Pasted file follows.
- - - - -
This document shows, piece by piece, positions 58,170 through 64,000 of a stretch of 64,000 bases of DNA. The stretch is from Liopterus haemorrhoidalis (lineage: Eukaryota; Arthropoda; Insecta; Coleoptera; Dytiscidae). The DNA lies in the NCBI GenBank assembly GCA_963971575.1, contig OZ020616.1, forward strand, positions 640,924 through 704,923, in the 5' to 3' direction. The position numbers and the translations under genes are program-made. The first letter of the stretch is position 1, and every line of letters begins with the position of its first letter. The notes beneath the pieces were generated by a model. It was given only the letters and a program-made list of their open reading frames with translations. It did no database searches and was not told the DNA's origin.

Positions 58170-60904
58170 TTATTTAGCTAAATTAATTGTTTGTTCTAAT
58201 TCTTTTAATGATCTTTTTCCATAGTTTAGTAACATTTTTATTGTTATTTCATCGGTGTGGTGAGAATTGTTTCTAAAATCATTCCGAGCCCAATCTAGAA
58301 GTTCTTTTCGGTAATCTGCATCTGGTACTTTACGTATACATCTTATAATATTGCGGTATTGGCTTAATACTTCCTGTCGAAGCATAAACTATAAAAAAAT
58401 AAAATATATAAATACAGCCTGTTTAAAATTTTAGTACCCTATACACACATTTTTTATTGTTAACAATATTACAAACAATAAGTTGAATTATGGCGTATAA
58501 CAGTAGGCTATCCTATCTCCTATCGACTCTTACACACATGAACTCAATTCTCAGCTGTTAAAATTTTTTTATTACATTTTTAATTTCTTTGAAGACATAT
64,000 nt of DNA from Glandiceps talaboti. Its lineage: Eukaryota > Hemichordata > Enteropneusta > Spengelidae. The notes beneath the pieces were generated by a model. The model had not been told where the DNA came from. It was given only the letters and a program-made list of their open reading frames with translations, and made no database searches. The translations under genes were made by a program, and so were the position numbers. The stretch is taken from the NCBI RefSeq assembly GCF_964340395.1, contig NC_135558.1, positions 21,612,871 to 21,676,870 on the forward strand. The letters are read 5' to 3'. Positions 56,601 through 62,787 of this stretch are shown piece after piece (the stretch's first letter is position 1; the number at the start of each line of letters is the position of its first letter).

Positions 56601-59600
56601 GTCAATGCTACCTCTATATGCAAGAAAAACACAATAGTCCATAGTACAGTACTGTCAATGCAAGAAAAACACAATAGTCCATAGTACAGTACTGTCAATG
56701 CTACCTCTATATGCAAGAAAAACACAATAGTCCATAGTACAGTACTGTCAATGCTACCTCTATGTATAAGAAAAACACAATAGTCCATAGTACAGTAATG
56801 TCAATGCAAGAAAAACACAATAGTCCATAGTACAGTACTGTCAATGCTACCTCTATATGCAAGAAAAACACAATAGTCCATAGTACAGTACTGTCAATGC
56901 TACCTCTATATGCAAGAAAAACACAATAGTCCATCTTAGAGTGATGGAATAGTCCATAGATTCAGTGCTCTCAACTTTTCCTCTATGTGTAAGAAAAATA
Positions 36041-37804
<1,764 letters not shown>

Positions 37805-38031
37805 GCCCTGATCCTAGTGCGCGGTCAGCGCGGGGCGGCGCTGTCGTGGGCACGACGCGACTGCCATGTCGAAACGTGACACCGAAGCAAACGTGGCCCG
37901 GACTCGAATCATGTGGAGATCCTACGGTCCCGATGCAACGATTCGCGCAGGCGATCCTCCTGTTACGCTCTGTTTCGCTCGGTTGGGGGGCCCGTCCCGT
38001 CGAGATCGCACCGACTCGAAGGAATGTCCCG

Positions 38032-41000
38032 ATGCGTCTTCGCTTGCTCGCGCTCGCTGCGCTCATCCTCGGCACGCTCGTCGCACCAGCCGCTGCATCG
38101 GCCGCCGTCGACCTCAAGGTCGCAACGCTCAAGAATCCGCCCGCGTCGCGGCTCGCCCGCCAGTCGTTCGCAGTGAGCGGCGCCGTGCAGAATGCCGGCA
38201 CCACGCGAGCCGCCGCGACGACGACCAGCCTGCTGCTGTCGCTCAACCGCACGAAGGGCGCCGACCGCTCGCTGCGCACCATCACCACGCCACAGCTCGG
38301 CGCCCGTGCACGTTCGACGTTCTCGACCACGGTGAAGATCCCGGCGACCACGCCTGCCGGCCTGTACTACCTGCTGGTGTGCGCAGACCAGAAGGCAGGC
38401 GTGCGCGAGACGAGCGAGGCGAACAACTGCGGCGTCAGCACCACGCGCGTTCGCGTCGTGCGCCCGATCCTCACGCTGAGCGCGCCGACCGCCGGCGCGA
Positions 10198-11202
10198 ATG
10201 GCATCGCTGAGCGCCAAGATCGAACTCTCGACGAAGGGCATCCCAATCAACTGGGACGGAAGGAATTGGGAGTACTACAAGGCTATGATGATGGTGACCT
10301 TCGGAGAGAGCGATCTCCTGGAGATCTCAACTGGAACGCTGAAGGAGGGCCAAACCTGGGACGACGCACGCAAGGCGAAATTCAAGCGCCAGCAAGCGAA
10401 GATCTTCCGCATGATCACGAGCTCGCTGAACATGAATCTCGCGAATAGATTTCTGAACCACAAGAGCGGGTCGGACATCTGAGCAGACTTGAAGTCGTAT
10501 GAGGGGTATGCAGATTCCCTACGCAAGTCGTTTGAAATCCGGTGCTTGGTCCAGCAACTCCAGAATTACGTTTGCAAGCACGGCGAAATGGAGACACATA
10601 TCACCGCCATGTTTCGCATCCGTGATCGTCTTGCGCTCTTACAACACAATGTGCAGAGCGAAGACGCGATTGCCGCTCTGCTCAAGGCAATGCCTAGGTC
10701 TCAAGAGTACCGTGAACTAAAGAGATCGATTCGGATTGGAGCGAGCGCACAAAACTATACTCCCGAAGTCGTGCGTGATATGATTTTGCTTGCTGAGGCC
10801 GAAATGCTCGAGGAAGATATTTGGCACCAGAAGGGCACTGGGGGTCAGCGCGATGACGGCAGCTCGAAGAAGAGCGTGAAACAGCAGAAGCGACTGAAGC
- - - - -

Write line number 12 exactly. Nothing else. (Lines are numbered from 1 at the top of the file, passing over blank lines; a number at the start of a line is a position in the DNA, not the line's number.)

56801 TCAATGCAAGAAAAACACAATAGTCCATAGTACAGTACTGTCAATGCTACCTCTATATGCAAGAAAAACACAATAGTCCATAGTACAGTACTGTCAATGC